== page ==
As an adult, I continue to love and respect nature. I really hope that Lachlan will feel the same way too. I remember asking my grandfather one day when I was about eight years old if a tree could be sad; especially when it was to be cut down. He told me he didn't know but that the Native Americans believe that everything has a spirit: a tree, a rock and even the creek that flowed through his backyard. With that knowledge, I began to look at things differently and began to wonder about and question the mysteries of nature more and more. These are things that I hope that Lachlan will understand and appreciate as well; whether they become his beliefs or not. I hope that he will develop a respect for nature as the Native Americans have and like so many other tribal cultures. To foster this, what could be better than a walk in nature itself? As a family, we try to take as many nature hikes as we can. Before I met my husband, I spent most of my free weekends finding a trail to run, a mountain to climb and a mud-puddle to mountain bike through in North Georgia. Fortunately my husband developed a love for most of those things too and we were both keen to buy our first baby hiking carrier after Lachlan was born. We have a shelf  full of books with hiking trails across our area and the country and we always look forward to the opportunity to try them out. With our hectic schedules, and with only one day a week to spend together as a family, we generally stick to local, short hikes which last an hour or two. If we have a bit more time we'll commit to a day hike. Our overnight hikes are on the back burner at the moment and don't look like they'll be rearing their head anytime soon with bub number two on the way; but we'll take what we can get.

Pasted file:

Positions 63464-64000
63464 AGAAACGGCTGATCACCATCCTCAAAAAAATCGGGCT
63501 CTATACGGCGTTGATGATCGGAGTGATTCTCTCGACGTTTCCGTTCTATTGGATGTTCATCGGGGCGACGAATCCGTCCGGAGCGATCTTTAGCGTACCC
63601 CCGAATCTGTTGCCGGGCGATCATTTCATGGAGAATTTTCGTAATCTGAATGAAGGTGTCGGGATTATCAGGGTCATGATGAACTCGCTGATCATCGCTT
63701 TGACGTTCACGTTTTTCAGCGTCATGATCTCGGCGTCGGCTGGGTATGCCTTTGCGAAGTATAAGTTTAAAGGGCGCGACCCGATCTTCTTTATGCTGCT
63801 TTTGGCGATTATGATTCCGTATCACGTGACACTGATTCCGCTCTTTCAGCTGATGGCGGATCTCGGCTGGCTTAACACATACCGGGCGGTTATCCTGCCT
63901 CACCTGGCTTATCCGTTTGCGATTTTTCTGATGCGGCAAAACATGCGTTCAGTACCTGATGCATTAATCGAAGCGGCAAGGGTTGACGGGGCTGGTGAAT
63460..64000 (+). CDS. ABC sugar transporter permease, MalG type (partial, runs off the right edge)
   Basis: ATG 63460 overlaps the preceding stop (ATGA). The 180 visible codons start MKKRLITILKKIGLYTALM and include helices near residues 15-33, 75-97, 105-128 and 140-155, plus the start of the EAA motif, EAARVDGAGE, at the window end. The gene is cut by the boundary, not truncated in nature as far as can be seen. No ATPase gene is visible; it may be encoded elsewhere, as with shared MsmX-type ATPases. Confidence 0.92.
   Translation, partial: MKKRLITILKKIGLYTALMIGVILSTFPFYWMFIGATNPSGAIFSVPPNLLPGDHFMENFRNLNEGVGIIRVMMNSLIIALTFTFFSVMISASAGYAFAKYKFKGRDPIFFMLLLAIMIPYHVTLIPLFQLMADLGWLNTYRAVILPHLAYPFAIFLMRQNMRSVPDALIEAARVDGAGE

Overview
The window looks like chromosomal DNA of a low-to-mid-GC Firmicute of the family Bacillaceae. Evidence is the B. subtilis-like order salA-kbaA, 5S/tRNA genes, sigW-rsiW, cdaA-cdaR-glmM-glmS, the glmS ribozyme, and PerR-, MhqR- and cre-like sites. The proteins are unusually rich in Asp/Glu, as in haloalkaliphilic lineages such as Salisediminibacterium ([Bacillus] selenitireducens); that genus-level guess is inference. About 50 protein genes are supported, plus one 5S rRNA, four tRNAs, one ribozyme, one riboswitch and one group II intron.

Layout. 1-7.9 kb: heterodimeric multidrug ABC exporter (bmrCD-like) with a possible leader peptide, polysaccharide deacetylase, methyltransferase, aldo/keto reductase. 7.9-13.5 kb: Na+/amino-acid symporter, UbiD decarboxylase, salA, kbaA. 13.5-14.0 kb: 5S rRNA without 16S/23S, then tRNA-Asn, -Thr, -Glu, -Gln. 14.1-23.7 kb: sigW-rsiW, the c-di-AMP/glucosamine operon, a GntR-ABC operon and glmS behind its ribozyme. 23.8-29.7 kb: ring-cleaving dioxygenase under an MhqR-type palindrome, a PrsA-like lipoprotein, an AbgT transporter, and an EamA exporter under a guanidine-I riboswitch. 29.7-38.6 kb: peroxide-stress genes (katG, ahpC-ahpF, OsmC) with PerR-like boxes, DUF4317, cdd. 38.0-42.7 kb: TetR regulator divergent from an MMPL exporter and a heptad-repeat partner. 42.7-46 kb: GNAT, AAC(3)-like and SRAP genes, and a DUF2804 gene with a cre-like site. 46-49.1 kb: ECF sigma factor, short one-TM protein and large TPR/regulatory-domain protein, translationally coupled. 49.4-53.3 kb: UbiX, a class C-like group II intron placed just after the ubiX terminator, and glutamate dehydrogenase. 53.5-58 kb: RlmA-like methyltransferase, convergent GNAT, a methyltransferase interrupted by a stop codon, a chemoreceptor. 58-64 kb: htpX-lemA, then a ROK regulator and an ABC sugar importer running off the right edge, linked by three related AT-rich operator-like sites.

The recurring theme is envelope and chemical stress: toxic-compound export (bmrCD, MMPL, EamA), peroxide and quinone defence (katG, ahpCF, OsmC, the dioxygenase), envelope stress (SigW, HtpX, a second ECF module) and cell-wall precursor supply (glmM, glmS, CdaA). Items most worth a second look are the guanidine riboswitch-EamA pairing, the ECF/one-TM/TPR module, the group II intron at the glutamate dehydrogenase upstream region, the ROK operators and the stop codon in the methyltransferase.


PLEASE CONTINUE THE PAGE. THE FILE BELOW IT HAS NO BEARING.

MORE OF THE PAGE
A few weeks ago, Lachlan woke up from his afternoon nap to a beautiful day. Hubby and I had gotten all our housework done so we figured we'd make the most of the weather and find a short trail to      hike; this is when those hiking books come in handy because they have descriptions, distances and skill levels for the hikes so it makes planning quick and easy which is always helpful for busy parents. We decided to drive a few suburbs away to check out one of the state parks. When we arrived we loaded Lachlan into his hiking carrier and set off on the trail which was to be an easy grade, 1 hour hike. There were plenty of wild flowers in bloom and an assortment of trees to explore. We even found a few animal habitats and made up stories of what creatures dwelled inside. Lachlan was particularly fascinated with the trees. There were smooth gums, rough cedars and flaky paper barks. At one point during the hike, Lachlan found a particular variety of gum tree which was shedding its bark. He happened to pull at a piece of bark and was very surprised to find that he had removed it from the tree. His daddy continued to walk down the trail and Lachlan began pointing very determinedly for him to stop at the next tree. Lachlan held the piece of bark to the tree and tried to stick it on but it wouldn't stay. He looked bewildered with a puzzling face that said, 'how am I going to fix this?' The tree he was trying to give a makeover to was a cedar. I told him, "that bark doesn't belong to that tree." I held his bark strip next to it so he could see the difference. I spoke about the way the two looked and felt differently. "Perhaps we can find the tree that matches your bark." And with that a new game had just begun. It was as if Lachlan had put on his Sherlock Holmes detective hat; I'd never seen a kid so ready for the case. Before you could say, "thank-you my dear Watson," he was off pointing to the next tree.